It’s a standard request. It means reporters for French- and English-language outlets don’t have to repeat questions and each get replies. And it allows more subjects to be covered since the PM limits the number of questions he’ll take and almost always refuses to answer follow-ups.

Why aren't we asking what's in our pipelines?

Canadians now have a dizzying array of pipeline proposals dominating news coverage. They are presented as though they are alternative options.

Problems getting pipelines to the U.S. approved? Show Uncle Sam we have other markets and get pipelines to the Pacific coast.

Trouble getting pipelines to the Pacific coast? Head east to the Atlantic.

When will the Minister of Democratic Reform reform democracy?

Dear Minister Poilievre:

This week's Deloitte audit on Senator Pamela Wallin has raised numerous questions about a troubling lack of accountability in the Senate.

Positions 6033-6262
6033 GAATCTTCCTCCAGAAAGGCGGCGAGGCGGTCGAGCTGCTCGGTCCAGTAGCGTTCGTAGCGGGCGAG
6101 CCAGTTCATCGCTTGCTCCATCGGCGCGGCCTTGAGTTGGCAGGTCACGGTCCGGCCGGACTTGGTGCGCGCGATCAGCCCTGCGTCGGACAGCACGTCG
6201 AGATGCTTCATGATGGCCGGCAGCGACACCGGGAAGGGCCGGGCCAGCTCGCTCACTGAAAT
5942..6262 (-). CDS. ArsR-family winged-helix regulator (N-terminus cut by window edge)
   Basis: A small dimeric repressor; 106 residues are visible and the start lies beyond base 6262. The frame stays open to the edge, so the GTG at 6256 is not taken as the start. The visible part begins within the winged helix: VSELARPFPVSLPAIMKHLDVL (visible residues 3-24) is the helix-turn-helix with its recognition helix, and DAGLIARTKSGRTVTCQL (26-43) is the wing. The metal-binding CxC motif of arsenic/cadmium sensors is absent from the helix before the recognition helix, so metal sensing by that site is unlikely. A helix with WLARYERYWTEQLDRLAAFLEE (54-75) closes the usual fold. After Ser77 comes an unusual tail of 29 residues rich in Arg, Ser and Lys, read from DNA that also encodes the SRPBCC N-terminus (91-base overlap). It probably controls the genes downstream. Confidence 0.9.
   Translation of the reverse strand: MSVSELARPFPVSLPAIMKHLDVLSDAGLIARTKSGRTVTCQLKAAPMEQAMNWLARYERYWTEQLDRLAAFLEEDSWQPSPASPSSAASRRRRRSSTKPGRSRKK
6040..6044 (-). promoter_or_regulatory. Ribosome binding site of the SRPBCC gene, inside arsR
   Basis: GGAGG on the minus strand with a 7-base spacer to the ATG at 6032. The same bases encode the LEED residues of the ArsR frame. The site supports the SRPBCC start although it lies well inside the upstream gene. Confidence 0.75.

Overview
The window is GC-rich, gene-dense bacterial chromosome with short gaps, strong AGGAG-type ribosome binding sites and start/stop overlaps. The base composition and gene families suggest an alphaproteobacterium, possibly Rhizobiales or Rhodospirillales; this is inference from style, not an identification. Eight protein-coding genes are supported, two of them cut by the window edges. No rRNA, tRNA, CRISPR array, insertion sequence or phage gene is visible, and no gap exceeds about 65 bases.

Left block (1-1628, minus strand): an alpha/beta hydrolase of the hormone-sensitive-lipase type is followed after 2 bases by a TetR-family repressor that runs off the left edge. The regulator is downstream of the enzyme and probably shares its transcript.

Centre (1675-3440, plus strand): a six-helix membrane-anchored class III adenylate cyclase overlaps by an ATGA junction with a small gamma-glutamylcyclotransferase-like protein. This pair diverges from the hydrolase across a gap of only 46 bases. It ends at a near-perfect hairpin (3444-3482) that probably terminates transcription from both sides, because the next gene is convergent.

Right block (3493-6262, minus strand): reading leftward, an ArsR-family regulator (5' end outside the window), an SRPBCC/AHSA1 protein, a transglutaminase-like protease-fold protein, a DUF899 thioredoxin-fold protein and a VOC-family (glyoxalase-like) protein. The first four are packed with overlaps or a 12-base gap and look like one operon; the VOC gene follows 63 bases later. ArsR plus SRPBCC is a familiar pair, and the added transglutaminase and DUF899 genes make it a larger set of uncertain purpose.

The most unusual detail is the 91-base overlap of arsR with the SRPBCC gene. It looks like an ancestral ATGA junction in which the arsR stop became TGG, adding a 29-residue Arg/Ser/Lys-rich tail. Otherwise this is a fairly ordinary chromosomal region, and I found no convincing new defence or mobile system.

One of these questions is around the residency requirements for Senators and whether Ms. Wallin is even eligible to sit in the Senate. As a number of Conservative and Liberal Senators are having problems proving they meet the residency requirements themselves, it isn't likely Canadians are comfortable turning to these same senators for accountability.

Chrystia Freeland's Liberal use of economic platitudes

Washington Post blogger Ezra Klein has interviewed the presumptive Liberal candidate in Toronto Centre, Chrystia Freeland, who declares, "I'm a capitalist red in tooth and claw."

To his credit, Klein asks her a couple of times for policy specifics. She concludes the interview by saying:

    "My job right now is to win the right to be part of the conversation in the Liberal Party. If I do that, I win the right to have a seat at the table as the Liberal Party comes up with that agenda. And in 2015 the Liberal Party can present that agenda to Canadians."

No Security in Canada's Pipeline Plans

On a recent trip to an oil refinery in Saint John New Brunswick, Prime Minister Stephen Harper exclaimed that with TransCanada's proposed Energy East Pipeline, "We're not just expanding our markets for our energy projects... We are also at the same time making sure that Canadians themselves benefit from those projects and from that gain energy security."